I’ve been writing "D"P for a little over a year now, and in that
time I’ve run into occasional writer’s blocks of various sizes. Missing a
day or turning out a column with which I’m not happy irks me terribly, while
enhancing my admiration of someone like
Rob Neyer, who has cranked out
daily, high-quality baseball content for years.

Anyway, without a focus, I figured this would be a good day to take a tour
of the leagues to date and see what we can see. Just to be different, we’ll
start the tour from the bottom of each league, alphabetically. AL today, NL
tomorrow, and a trip around the minors on Wednesday.

  • This year’s Jeff Zimmerman is the Blue Jays’ Paul
    . Q hasn’t given up a run or walked a batter in 22 innings. He’s
    lapping the field in Michael Wolverton’s
    Adjusted Runs Prevented, with
    nearly 50% more ARP than his closest competition. Quantrill won’t keep this
    pace, but the Jays have another setup man, Kelvim Escobar putting up
    similar numbers but with even better peripherals (22 strikeouts, six hits in
    15 1/3 innings).

    You can win with a middle-of-the-pack rotation simply by owning the sixth
    through ninth innings. That’s what the Jays have done so far, and that’s
    what makes them and the Mariners the teams that look like they can be
    dangerous in the postseason.

  • A typical Jays lineup contains six players with OBPs of .336 or below,
    despite which they’re second in the league in runs scored. Leading the
    league in home runs helps, as does a good hitters’ park, but a lineup with
    four OBP sinks always runs the risk of extended slumps.

  • The Rangers
    have no starting pitchers performing above replacement level.
    Despite this, they’re one of 12 teams that has yet to use a sixth starter.

  • Tossing out
    Randy Winn‘s
    21 at-bats, the Devil Rays have exactly
    one player,
    Russ Johnson, with an OPS above 730. If you simply took the Devil Rays for your
    HACKING MASS team–say,
    John Flaherty,
    Fred McGriff, Vinny Castilla, Felix Martinez, and Gerald Williams–you’d easily be among the contest leaders.

  • Call me crazy, but I’m still not off the Paul Wilson bandwagon.
    Yes, his ERA is twice that of teammate Albie Lopez, but here are
    their defense-independent rate stats:

                 K/9    BB/9    HR/9
    Wilson       6.2     3.8    1.34
    Lopez        5.6     4.3    0.54

    Wilson’s strikeout and walk data is better than that of Lopez, while he has
    had a bigger problem with the long ball. Wilson is still a pitcher with
    talent and upside, and I expect him to improve going forward.

  • Instead of
    Johnny Damon,
    how about
    Tony Gwynn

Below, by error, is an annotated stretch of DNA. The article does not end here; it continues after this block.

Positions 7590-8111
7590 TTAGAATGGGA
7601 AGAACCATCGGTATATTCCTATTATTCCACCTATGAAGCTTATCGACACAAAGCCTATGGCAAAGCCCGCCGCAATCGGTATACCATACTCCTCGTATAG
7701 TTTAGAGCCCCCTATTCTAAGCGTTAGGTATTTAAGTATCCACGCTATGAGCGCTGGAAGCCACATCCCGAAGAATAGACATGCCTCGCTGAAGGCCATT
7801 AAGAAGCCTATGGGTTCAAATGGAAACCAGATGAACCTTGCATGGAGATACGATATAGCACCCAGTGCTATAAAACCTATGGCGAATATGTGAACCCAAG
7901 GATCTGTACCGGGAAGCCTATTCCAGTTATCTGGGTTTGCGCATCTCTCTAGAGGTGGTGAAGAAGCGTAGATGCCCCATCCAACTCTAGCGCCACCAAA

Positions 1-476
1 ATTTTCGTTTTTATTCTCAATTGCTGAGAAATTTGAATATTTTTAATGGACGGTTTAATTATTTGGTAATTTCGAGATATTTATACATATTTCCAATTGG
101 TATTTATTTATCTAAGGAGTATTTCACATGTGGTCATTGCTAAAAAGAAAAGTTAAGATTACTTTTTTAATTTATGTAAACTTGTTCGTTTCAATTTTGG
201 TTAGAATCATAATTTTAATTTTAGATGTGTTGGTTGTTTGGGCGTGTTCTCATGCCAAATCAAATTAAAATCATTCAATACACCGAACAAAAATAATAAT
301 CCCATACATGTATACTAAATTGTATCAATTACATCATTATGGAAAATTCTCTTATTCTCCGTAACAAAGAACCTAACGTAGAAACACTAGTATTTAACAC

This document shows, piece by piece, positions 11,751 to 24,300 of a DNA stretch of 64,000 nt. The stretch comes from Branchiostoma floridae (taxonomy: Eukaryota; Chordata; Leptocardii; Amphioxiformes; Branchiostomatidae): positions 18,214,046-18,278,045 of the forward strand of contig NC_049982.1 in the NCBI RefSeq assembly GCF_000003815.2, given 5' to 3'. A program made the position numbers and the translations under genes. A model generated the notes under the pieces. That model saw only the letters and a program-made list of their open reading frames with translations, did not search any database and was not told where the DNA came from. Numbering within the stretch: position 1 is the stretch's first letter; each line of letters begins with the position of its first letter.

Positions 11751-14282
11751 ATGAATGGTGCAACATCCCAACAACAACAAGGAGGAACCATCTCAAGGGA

as a comp for Ichiro Suzuki? Especially early Gwynn, when the Padre
    was a pretty good (if not as good as Suzuki is) right fielder. Suzuki’s
    batting style is more reminiscent of the slap-hitting Gwynn’s as well.

  • Barry Zito‘s ERA has risen compared to his rookie season, but you
    have to look a bit deeper to see how well he’s pitching. His
    strikeout-to-walk ratio is better than 3-to-1, a far cry from last year’s
    2-to-1, and he’s allowed just four home runs in 41 1/3 innings. He’s
    allowing more hits this season (45, as opposed to just 88 in 101 2/3 innings
    last year), but
    as Voros McCracken has pointed out,
    that may have less to do with how well Zito is pitching and more to do
    with luck and defense.

  • The Twins are a great story,
    and I’d love to see them stay in the AL
    Central race, or even the wild-card chase, for a while. But with
    David Ortiz
    out for two months, their lineup is left with three hitters who
    have OBPs above the league average. Five Twins starters–assuming
    Denny Hocking
    gets most of the playing time in Ortiz’s absence–have
    below-.300 OBPs. There’s just
    no amount of great outfield defense
    or fantastic control that can cover that for very long.

  • You know, there is simply nothing interesting about the Kansas City
    Royals. Or the Detroit Tigers, for that matter.

  • Russ Branyan‘s
    Three True Outcomes percentage has slipped to 50%,
    after hovering around 60% earlier this season. He’s fun to watch, but unless
    he walks more or hits .250, it’s going to be real hard for him to be a
    contributor. An OBP around the Guillen Line needs a lot of other positives
    around it.

  • Here’s a race: Shea Hillenbrand‘s walks drawn versus Pedro
    ‘s home runs allowed. Hillenbrand has an early 1-0 lead, but
    I’ll make Pedro the favorite, say open him up at -130.

Joe Sheehan is an author of Baseball Prospectus. Contact him by

clicking here

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